Peripheral arterial disease in diabetic patients selected from a primary care setting: Implications for nursing practice

This source preferred by Ahmed Khattab

Authors: Khattab, A.D., Ali, I.S. and Rawlings, B.

Journal: Journal of Vascular Nursing

Volume: 23

Pages: 139-148

ISSN: 1062-0303

DOI: 10.1016/j.jvn.2005.09.005

Although the care of patients with diabetes is increasingly provided in primary care, there is relatively little information on the prevalence and long-term progression of asymptomatic peripheral arterial disease (PAD) in diabetic populations selected from primary care settings. The aims of this study were to investigate prevalence and progression of PAD in 146 diabetic patients, and to compare mortality with 113 nondiabetic controls over a 7-year period. The prevalence of PAD in individual pedal arteries varied between 28.6% in the right posterior tibial artery to 48.8% in the left peroneal artery. During the 7-year period, 34.25% of the diabetic subjects died, and 17.5% moved to other locations. Of the remaining 70 patients, 35 (50%) showed no change in ankle-brachial index and 35 (50%) did show change. Comparison of risk factors between those who did and did not show evidence of progression revealed (1) a strong, significant, independent association between hyperglycemia (measured by plasma HbA1c) and progression of PAD among the diabetic population; and (2) a strong association between progression of the disease and family history of diabetes and ischemic vascular disease. There was a high death rate (34.25%) among the diabetic group, which was greater than for the age- and sex-matched nondiabetic controls (13.2%) drawn from the same practice. This high mortality was significantly related (P < .001) to the presence of PAD identified during first-year assessment. Once PAD develops in association with diabetes the long-term prognosis is poor and carries a high mortality rate mainly because of cardiovascular and cerebrovascular diseases. Both progression and mortality were significantly related to poor diabetic control. The role of the primary care nurse in assessing such patients by using Doppler-assisted measurements is one that should be expanded with the massive increase in the number of diabetic patients in the coming years.

This data was imported from PubMed:

Authors: Khattab, A.D., Ali, I.S. and Rawlings, B.

Journal: J Vasc Nurs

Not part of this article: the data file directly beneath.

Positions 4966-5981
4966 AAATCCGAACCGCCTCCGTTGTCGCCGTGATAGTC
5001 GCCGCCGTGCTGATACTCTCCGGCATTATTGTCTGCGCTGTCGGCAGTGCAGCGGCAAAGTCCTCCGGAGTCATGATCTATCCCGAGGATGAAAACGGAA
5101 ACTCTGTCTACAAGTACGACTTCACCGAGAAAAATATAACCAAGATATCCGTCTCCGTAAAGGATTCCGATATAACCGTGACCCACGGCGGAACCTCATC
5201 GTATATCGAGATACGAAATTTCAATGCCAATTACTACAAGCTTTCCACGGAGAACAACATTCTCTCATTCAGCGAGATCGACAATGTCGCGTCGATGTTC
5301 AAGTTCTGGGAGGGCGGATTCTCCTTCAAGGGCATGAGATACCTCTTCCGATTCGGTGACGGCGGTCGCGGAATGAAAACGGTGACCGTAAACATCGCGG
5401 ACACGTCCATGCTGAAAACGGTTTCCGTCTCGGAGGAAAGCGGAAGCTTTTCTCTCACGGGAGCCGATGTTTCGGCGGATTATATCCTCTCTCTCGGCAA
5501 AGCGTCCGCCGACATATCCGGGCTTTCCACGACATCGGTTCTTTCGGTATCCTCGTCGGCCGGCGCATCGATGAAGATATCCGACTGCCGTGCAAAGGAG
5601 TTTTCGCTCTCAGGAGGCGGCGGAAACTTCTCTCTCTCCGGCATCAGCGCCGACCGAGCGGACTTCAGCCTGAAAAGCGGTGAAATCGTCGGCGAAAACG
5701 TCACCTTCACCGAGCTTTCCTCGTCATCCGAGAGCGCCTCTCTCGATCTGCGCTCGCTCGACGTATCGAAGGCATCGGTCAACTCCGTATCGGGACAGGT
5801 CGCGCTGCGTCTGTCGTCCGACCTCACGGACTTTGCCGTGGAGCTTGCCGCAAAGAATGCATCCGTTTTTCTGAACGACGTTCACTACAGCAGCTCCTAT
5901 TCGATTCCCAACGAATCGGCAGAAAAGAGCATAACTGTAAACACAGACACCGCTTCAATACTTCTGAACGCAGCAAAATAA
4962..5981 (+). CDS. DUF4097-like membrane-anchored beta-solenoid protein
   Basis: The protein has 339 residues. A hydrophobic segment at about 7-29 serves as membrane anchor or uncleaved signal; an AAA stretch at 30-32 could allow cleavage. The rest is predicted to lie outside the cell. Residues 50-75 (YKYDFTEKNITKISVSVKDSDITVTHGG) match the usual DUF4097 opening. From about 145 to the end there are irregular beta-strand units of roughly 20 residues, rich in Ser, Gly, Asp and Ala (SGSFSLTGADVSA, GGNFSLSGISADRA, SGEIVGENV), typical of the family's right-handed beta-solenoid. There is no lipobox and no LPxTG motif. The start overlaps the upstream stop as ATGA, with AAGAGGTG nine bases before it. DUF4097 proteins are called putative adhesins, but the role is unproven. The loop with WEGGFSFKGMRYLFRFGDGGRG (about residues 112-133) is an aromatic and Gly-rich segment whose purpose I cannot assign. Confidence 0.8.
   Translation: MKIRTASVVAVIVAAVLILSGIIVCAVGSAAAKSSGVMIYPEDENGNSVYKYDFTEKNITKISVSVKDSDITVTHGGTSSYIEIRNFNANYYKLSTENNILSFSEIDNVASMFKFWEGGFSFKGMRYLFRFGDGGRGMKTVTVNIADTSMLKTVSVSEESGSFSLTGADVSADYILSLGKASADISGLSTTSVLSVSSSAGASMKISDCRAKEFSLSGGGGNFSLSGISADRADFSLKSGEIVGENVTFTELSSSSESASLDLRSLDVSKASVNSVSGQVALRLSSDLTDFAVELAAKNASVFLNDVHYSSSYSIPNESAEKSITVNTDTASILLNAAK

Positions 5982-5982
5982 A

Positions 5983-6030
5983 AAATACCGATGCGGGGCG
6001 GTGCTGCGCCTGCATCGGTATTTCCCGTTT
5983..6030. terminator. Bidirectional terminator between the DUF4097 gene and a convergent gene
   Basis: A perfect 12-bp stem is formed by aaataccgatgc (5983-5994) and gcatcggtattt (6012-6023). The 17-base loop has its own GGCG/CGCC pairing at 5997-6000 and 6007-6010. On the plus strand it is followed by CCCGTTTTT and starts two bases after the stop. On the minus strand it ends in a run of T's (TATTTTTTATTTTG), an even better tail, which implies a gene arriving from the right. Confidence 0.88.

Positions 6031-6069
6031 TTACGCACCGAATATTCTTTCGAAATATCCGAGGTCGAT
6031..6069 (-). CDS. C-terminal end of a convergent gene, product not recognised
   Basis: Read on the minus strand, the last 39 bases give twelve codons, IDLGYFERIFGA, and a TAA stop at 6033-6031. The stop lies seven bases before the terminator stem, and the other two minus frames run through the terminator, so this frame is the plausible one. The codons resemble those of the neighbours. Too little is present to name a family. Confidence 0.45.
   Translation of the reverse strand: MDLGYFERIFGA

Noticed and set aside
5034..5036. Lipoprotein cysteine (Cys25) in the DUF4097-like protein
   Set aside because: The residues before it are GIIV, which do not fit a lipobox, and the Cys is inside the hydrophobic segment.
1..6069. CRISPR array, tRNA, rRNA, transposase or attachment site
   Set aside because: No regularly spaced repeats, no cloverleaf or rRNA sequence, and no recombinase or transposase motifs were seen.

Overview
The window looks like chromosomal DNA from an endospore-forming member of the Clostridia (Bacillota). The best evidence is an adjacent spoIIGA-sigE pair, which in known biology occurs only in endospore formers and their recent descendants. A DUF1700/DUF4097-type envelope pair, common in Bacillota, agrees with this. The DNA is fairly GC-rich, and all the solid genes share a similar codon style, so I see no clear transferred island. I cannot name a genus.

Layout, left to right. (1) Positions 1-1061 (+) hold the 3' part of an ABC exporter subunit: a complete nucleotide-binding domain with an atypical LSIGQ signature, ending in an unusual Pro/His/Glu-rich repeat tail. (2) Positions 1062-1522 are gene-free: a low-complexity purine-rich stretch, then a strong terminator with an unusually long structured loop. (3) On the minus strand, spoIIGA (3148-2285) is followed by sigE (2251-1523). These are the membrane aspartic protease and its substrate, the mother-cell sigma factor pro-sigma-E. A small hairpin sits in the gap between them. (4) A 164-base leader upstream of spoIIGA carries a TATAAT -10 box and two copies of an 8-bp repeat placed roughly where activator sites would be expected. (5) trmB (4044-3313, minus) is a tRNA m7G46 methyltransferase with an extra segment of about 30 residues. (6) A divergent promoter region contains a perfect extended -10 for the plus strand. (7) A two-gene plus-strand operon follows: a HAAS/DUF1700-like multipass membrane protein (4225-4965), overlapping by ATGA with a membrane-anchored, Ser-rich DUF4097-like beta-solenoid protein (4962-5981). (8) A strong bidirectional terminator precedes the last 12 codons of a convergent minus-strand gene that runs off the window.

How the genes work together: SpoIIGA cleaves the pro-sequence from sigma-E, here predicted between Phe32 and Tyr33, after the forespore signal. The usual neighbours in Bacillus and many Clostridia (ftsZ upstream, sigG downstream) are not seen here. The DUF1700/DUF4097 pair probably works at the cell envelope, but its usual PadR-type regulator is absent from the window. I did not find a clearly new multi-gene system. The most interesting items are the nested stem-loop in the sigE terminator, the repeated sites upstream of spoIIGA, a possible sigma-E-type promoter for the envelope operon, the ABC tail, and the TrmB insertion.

Volume: 23

Issue: 4

Pages: 139-148

ISSN: 1062-0303

DOI: 10.1016/j.jvn.2005.09.005

Although the care of patients with diabetes is increasingly provided in primary care, there is relatively little information on the prevalence and long-term progression of asymptomatic peripheral arterial disease (PAD) in diabetic populations selected from primary care settings. The aims of this study were to investigate prevalence and progression of PAD in 146 diabetic patients, and to compare mortality with 113 nondiabetic controls over a 7-year period. The prevalence of PAD in individual pedal arteries varied between 28.6% in the right posterior tibial artery to 48.8% in the left peroneal artery. During the 7-year period, 34.25% of the diabetic subjects died, and 17.5% moved to other locations. Of the remaining 70 patients, 35 (50%) showed no change in ankle-brachial index and 35 (50%) did show change. Comparison of risk factors between those who did and did not show evidence of progression revealed (1) a strong, significant, independent association between hyperglycemia (measured by plasma HbA1c) and progression of PAD among the diabetic population; and (2) a strong association between progression of the disease and family history of diabetes and ischemic vascular disease. There was a high death rate (34.25%) among the diabetic group, which was greater than for the age- and sex-matched nondiabetic controls (13.2%) drawn from the same practice. This high mortality was significantly related (P < .001) to the presence of PAD identified during first-year assessment. Once PAD develops in association with diabetes the long-term prognosis is poor and carries a high mortality rate mainly because of cardiovascular and cerebrovascular diseases. Both progression and mortality were significantly related to poor diabetic control. The role of the primary care nurse in assessing such patients by using Doppler-assisted measurements is one that should be expanded with the massive increase in the number of diabetic patients in the coming years.

This data was imported from Scopus: